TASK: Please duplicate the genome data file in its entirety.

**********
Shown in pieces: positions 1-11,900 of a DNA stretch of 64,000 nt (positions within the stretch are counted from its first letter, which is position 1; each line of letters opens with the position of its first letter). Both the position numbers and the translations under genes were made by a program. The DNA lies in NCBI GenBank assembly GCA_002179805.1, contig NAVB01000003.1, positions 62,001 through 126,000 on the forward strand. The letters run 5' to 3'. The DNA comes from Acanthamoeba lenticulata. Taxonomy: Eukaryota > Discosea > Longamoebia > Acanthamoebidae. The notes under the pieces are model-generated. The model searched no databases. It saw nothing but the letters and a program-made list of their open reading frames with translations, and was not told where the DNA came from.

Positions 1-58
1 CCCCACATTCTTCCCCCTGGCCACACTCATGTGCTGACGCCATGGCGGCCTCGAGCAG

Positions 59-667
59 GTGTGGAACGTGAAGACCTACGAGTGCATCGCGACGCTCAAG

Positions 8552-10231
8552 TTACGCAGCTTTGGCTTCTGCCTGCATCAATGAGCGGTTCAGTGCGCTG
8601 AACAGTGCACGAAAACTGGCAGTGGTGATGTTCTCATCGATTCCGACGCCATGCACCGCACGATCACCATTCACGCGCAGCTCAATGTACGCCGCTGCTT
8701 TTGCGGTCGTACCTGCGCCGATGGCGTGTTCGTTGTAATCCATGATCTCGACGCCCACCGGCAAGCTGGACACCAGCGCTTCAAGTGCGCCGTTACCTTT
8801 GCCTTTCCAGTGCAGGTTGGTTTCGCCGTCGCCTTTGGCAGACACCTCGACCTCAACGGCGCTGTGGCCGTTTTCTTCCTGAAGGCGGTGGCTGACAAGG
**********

Shown in pieces: positions 1-11,900 of a DNA stretch of 64,000 nt (positions within the stretch are counted from its first letter, which is position 1; each line of letters opens with the position of its first letter). Both the position numbers and the translations under genes were made by a program. The DNA lies in NCBI GenBank assembly GCA_002179805.1, contig NAVB01000003.1, positions 62,001 through 126,000 on the forward strand. The letters run 5' to 3'. The DNA comes from Acanthamoeba lenticulata. Taxonomy: Eukaryota > Discosea > Longamoebia > Acanthamoebidae. The notes under the pieces are model-generated. The model searched no databases. It saw nothing but the letters and a program-made list of their open reading frames with translations, and was not told where the DNA came from.

Positions 1-58
1 CCCCACATTCTTCCCCCTGGCCACACTCATGTGCTGACGCCATGGCGGCCTCGAGCAG

Positions 59-667
59 GTGTGGAACGTGAAGACCTACGAGTGCATCGCGACGCTCAAG

Positions 8552-10231
8552 TTACGCAGCTTTGGCTTCTGCCTGCATCAATGAGCGGTTCAGTGCGCTG
8601 AACAGTGCACGAAAACTGGCAGTGGTGATGTTCTCATCGATTCCGACGCCATGCACCGCACGATCACCATTCACGCGCAGCTCAATGTACGCCGCTGCTT
8701 TTGCGGTCGTACCTGCGCCGATGGCGTGTTCGTTGTAATCCATGATCTCGACGCCCACCGGCAAGCTGGACACCAGCGCTTCAAGTGCGCCGTTACCTTT
8801 GCCTTTCCAGTGCAGGTTGGTTTCGCCGTCGCCTTTGGCAGACACCTCGACCTCAACGGCGCTGTGGCCGTTTTCTTCCTGAAGGCGGTGGCTGACAAGG